Investors in Asia and the US have welcomed strong performance of factor investing strategies this year, led by value, but are not generally increasing allocations.
Led by a turnaround in the performance of value – which, for many years, has underperformed market cap – factor strategies have showed strong returns so far in 2022.
Factor approaches select stocks according to attributes, or factors, that have tended historically to offer favourable risk and return patterns. Besides value, factors include minimum volatility, momentum, quality and size, and are often combined in multi-factor strategies by investors.
Stephen Gilmore, CIO of New Zealand Superannuation Fund’s (NZ Super) told AsianInvestor the turnaround in value had been a valuable source of returns for the fund, with recent increases in interest rates fuelling more recent performance.
“At the beginning of [our factor investing] value didn’t do very well, with interest rates staying low and long-duration growth assets outperforming, but that has turned around as interest rates have risen. [this year],” he said.
At the end of December 2021, the fund had NZ$3.9 billion, 6.4% of its total AUM, in a multi-factor mandate managed by Northern Trust, an allocation which dates from 2018, and NZ$1.6 billion, 2.6% of total AUM in multi-factor mandate with UBS, which dates from 2021.
Gilmore said what he looked for in a factor manager was the same as what he looked for in any manager employed by the fund. “It’s about capability and alignment, and people and process – including the culture of the company - risk mentality and business model, and how they think about ESG,” he said.
However, given the likely variation in equity factors over time, he said the fund had no plans to increase allocations or to shift allocations within equity factors to those that have outperformed recently.
“You don’t want to put all your eggs in one basket. And your time horizon is important: ours is a very long-term one and factors have a very long track record of doing well over a long time,” he said.
In Australia value and momentum strategies have outperformed all other factors over the past year. Andrew Cassar, head of Australasian equities at Jana in Melbourne, said superannuation funds and other investors have maintained a constant exposure to systematic factor strategies
“Investors typically remain patient without timing the turning point in the style performance. Value style strategies have historically featured short periods of significant outperformance followed by long periods of gradual decline,” he said.
Cassar said that allocations to factor strategies were likely to increase as the superannuation industry consolidates and the size of individual super funds increases.
Fund requirements to deploy large amounts of capital in local equities markets steers them towards factor strategies and away from active managers, where their allocations would make up too large a share of manager capacity, he said. “The large and mega funds continue to allocate towards quantitative factor styles, so that trend will continue.”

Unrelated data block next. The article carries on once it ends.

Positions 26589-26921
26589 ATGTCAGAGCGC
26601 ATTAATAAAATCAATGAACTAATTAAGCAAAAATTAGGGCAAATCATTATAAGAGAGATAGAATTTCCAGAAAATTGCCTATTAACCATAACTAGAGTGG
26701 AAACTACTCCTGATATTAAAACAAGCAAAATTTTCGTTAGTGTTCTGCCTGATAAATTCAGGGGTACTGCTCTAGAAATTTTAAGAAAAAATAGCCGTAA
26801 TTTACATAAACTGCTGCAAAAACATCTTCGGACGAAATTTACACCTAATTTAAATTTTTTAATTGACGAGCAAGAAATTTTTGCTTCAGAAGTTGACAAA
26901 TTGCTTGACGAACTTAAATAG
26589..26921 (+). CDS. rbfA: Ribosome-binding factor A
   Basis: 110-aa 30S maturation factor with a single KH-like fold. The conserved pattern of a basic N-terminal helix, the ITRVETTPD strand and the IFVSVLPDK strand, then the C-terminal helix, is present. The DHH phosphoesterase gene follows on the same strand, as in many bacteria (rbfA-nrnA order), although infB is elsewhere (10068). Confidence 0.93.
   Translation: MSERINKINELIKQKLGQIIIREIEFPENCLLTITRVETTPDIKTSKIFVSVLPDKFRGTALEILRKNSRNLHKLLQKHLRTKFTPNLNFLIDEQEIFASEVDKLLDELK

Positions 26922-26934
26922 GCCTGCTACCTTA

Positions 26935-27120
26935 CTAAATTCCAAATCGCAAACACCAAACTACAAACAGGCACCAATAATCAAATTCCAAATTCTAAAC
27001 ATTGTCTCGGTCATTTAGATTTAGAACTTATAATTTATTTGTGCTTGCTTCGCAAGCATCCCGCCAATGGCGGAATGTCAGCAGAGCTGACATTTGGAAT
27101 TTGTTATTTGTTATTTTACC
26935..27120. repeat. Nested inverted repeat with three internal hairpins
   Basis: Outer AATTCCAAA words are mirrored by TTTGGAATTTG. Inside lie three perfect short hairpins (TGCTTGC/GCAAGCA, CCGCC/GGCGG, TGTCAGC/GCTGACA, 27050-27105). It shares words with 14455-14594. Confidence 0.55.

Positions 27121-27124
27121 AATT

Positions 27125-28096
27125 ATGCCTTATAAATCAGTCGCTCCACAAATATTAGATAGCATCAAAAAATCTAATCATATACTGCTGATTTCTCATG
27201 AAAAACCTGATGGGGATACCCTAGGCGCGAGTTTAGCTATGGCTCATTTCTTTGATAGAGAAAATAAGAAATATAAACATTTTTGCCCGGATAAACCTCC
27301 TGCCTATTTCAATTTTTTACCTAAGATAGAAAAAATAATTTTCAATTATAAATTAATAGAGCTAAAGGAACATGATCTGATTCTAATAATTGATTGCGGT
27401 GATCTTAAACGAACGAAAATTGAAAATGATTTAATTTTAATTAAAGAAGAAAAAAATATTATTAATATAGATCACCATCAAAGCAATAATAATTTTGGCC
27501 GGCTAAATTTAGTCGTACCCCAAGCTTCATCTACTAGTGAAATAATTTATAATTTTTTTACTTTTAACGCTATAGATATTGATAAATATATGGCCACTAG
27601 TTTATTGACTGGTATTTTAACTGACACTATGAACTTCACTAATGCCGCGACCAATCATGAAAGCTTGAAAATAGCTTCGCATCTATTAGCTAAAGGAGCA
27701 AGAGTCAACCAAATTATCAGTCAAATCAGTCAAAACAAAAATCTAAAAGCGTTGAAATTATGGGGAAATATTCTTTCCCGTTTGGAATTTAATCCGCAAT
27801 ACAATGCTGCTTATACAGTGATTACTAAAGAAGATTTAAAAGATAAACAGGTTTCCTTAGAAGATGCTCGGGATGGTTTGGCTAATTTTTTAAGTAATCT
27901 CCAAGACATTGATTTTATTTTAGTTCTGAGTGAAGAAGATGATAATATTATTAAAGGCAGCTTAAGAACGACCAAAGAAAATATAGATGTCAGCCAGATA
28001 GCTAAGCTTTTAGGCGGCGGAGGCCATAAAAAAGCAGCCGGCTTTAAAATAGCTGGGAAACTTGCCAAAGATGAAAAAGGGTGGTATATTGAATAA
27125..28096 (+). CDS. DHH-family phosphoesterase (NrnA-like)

The Your Future Your Super (YFYS) regulation, which imposes stiff penalties on poor performing super funds and which has intensified consolidation in the superannuation industry, is further driving this trend.
“An additional outcome of YFYS has been a tilt away from active managers and towards factor investment strategies, which tend to track performance of market cap indices more closely,” said Cassar, adding the strategies have tighter risk constraints that minimise tracking error.
Besides the benefits in terms of capacity and portfolio construction, factor-based systematic strategies also appeal for their low fees, an increasingly important driver in Australia’s super market. The strategies can typically be executed by computer programs and require smaller manager teams than traditional fundamental or "stock-picking" strategies.
Investors in the US reported a similar approach to maintaining factor allocations.
“All the performance has come back in a hurry,” Kyle Schmidt, director of quantitative equity at the Teacher Retirement System of Texas (TRST), told AsianInvestor, referring to the sharp turnaround in many factor strategies, notably value, so far this year.
“It’s not just been value, all strategies in the single name space have been working really well for the last year and a half,” he said, noting that most quantitative strategies enjoy some exposure to value especially when part of alternative risk premia.
ARP, TRST’s favoured factor-based approach, seeks market-neutral exposure, by using long and short exposure to traditional risk factors, such as value, momentum or low volatility. ARP strategies typically invest across asset classes such as equities, commodities, fixed income and currencies. With fees typically ranging between 0.5% and 1% such strategies have proved attractive alternatives to active managers, including hedge funds.
“But we’re not looking to expand our allocations to risk premia,” said Matt Talbert, director of multi-asset strategies at TRST. “Overall, other areas of active management have done well too and we don’t need to be [too] concentrated.”